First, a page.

Ambra Barco Reale di Carmignano 2009
A fresh, fruity and youthful blend of Sangiovese, Canaiolo, Cabernet and Merlot vinified 80% in concrete tanks and 20% for 6-8 months in tonneaux.
Sangiovese - 75% Cabernet sauvignon - 10% Canaiolo - 10% colorino & merlot - 5%
Deep red. Lovely red fruit aromas show above average depth and complexity for this category of wine, with pretty floral and vanilla nuances adding appeal. The ripe and very pure flavors of redcurrant, red cherry and cranberry are utterly captivating, with lively acidity and polished tannins giving the wine shape and structure. Finishes with lingering violet and marzipan note. This is like putting your nose into a bowl of mixed ripe red fruits; I really found it hard to put the glass down. This may be the best young Barco Reale (the younger, lighter-styled wine of the Carmignano category) that I have ever tasted.
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Notoriously food-friendly with soft tannins, modest alcohol, and crisp acidity...
Notoriously food-friendly with soft tannins, modest alcohol, and refreshing acidity, Tempranillo is the star of Spain’s Rioja and Ribera del Duero regions. It is important throughout Spain as well as in Portugal, where it is known as Tinta Roriz and is an important component of Port wines and the table wines of the Douro region that Port calls home. California, Washington, and Oregon have all had moderate success with Tempranillo, producing a riper, more fruit-forward style of wine.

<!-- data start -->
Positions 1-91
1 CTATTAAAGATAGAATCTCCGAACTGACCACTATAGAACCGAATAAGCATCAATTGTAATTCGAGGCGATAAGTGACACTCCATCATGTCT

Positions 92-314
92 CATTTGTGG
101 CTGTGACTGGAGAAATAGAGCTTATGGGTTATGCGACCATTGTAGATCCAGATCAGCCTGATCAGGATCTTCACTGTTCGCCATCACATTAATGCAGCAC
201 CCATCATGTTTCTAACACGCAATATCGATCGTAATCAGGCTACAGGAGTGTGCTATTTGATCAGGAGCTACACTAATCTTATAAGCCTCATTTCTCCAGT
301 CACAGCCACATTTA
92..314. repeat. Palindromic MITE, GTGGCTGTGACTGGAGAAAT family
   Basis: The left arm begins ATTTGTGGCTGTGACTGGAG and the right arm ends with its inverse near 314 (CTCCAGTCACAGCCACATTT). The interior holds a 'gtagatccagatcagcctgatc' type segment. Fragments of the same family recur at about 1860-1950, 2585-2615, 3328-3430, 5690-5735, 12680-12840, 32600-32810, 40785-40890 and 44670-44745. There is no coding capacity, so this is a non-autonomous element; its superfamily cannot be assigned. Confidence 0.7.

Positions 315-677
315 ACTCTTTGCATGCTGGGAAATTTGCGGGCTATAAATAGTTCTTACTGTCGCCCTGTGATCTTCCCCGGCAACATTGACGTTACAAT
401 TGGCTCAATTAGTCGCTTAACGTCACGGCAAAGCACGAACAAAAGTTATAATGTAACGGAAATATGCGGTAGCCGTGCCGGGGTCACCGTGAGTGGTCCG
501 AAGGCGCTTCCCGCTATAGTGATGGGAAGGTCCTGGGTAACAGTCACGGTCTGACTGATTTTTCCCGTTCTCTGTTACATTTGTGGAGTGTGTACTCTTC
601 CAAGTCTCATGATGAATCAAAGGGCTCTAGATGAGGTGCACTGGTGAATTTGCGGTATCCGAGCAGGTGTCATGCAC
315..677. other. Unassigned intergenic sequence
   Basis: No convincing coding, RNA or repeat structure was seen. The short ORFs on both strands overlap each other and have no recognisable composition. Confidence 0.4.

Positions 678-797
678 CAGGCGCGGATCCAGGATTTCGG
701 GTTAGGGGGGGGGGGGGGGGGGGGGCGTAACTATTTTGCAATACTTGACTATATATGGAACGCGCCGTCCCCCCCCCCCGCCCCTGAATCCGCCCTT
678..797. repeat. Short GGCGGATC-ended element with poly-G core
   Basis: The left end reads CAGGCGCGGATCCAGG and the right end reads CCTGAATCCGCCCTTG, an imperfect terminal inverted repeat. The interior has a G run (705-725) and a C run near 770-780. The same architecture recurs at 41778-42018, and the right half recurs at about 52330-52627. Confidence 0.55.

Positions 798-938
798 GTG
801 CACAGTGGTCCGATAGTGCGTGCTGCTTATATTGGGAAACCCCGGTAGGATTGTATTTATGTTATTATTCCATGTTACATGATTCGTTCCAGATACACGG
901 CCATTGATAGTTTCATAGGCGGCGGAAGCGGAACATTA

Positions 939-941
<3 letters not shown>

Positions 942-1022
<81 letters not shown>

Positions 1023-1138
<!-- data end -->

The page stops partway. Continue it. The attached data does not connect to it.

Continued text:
In the Glass
Tempranillo is often aged in new oak for the integration of spicy, woodsy, and herbal flavors, often with hints of vanilla, coconut, and dill. The grape itself produces medium-weight reds with bright red and black fruit aromas and hints of spice, leather, and tobacco, with no shortage of flavor.
Tempranillo’s modest, fine-grained tannins and bright acidity make it extremely food friendly, pairing with a wide variety of Spanish-inspired dishes—especially grilled lamb chops, a rich chorizo and bean stew, or paella.
The Spanish take their oak aging requirements very seriously, especially in Rioja. There, a system is in place to indicate on the label how much time the wine has spent in both barrel and bottle before release, which is helpful to the consumer trying to determine the style of an unfamiliar wine. Rioja can range from Joven (fresh, fruity, and unoaked) to Gran Reserva (complex and oxidized from extended barrel aging), with Crianza and Reserva in between.